Business Studies: Working Capital

Business Studies: Working Capital

ZIMSEC O Level Business Studies Notes: Business Finance and Accounting: Working Capital

  • Refers to the capital of the business that is used for the day to day running of the business
  • Put simply it is the cash available for day-to-day operations of an organization
  • Strictly speaking though working capital is more than just cash
  • It includes all the assets that can be quickly and conveniently turned into cash or cash equivalence
  • Cash equivalent refers to items such as bank balance which can be used to settle debts
  • Working capital can be found by subtracting Current Liabilities from Current Assets
  • Working Capital = Current Assets-Current Liabilities
  • Current Assets are those assets which a business does not expect to hold for more than a year and will be converted back into cash in the normal course of its operations
  • Current Assets items often include:
    1. Inventories in the form of stock bought and held for resale, unfinished goods and stocks of raw materials
    2. Debtors
    3. Prepaid expenses
    4. Accrued Income for example rent owed to the business by other parties
    5. Bank Account balance when it’s positive and not an overdraft
    6. Cash in hand
  • Meanwhile Current Liabilities are those liabilities which a business expects to settle within the course of a year as part of its normal operations
  • Examples would include:
    1. Trade creditors from whom we bought goods
    2. Accrued expenses such as rent owed by the business
    3. Interest on debentures
  • If a business’s current assets exceed it’s current liabilities i.e. it has positive working capital then the business is said to have surplus working capital
  • Conversely if a business’s current assets exceeded by current liabilities the business is said to have a working capital deficit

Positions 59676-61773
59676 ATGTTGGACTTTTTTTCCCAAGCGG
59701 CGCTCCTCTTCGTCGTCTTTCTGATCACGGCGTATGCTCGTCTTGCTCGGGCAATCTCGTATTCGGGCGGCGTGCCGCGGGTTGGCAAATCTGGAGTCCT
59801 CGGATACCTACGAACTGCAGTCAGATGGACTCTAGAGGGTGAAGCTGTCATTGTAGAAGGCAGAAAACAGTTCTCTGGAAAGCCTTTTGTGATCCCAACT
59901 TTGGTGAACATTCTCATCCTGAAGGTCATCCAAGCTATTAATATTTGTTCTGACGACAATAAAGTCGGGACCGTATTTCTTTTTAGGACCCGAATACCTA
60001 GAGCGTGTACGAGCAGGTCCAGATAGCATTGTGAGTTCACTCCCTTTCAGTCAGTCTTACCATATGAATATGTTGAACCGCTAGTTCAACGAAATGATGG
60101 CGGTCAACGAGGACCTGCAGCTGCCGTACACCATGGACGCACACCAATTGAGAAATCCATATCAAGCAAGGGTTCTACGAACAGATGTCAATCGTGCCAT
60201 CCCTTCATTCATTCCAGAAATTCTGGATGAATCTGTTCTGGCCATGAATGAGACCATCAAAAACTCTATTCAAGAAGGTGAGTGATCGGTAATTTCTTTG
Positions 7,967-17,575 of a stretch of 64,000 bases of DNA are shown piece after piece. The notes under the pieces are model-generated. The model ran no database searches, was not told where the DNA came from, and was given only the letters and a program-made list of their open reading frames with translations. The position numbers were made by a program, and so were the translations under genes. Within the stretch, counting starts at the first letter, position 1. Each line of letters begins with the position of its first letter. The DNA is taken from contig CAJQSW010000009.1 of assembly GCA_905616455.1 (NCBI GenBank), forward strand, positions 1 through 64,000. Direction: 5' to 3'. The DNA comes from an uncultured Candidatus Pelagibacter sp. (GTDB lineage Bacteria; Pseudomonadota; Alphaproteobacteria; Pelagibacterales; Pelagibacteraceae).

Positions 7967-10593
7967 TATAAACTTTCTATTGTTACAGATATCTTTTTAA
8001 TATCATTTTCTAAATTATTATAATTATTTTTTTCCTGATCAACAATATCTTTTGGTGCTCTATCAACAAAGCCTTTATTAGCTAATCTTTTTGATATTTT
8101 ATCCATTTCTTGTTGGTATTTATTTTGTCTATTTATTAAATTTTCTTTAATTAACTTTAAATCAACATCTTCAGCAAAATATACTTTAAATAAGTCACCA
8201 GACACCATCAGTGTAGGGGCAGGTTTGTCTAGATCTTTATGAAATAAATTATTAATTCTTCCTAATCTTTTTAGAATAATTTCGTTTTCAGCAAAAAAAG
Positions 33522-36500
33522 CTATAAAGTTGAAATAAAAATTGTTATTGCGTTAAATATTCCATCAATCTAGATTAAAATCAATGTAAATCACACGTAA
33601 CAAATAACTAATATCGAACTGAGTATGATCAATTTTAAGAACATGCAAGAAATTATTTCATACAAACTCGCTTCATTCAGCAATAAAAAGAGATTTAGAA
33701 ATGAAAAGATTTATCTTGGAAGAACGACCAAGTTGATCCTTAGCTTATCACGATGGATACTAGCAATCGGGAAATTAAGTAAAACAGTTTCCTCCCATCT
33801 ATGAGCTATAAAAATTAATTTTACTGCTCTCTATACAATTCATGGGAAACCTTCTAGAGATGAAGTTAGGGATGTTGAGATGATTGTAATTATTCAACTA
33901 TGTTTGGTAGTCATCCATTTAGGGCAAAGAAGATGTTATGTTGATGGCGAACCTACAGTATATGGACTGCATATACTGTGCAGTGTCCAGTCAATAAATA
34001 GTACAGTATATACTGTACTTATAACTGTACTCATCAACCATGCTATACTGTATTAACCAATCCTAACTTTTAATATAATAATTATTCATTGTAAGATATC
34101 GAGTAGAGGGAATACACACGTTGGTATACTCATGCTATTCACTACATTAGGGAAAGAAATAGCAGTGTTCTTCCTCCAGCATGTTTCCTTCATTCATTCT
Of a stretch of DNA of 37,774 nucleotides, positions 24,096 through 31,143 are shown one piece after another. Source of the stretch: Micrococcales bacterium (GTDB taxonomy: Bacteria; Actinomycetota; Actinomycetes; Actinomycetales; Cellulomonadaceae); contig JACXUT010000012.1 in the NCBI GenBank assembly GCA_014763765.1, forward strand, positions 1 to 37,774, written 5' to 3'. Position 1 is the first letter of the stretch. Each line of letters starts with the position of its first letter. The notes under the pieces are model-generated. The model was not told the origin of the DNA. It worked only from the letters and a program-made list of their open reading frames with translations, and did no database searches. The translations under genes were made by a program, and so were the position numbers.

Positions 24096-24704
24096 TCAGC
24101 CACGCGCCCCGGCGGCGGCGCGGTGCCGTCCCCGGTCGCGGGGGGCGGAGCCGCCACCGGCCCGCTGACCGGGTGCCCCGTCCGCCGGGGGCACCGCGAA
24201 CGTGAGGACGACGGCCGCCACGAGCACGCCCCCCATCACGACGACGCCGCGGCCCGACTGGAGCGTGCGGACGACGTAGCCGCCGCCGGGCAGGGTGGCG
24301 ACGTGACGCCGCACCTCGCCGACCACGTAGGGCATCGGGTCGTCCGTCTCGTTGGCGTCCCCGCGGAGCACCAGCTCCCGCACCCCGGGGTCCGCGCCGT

• Since cash and it’s equivalent are the primary means of paying liabilities a business with a working capital deficit will find it difficult to meet its obligations when they fall due
  • For this reason working capital is seen as a measure of the operational liquidity of a business
  • Working capital is often called the lifeblood of a business
  • It allows the business:
    1. To pay its creditors
    2. Negotiate discounts for prompt payments
    3. Order supplies such as stationary
    4. Pay for wages and salaries (remember bank is part of working capital)
    5. Pay Interest on debentures (failure to pay interest can lead to liquidation)
    6. Pay taxes to the authorities including Tax to the authorities
    7. To acquire new assets
    8. To purchase raw materials
  • The sum of it all is if a business fails to manage it’s working capital carefully it will go out of business even if it is making a profit
  • Pay dividends to shareholders
  • Popular methods of managing working capital include:
    1. Delaying paying creditors
    2. Shortening debtors’ payment period e.g. through offering cash discounts
    3. Employing just in time stock management techniques
    4. Accepting credit cards as a form of payment
    5. Selling fixed assets
    6. Sale and lease back
    7. Rights issue and new capital infusion
    8. Replacing short term debts such as bank overdraft with long term long term debts
    9. Debt factoring
  • Just as a human would not survive without/ with too little blood a business would not survive if it has insufficient working capital

To access more topics go to theĀ O Level Business Notes

By |2017-07-05T09:32:08+00:00July 1st, 2017|Notes, O Level Business Studies Notes, Ordinary Level Notes|Comments Off on Business Studies: Working Capital

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He holds an Honours in Accountancy degree from the University of Zimbabwe. He is passionate about technology and its practical application in today's world.
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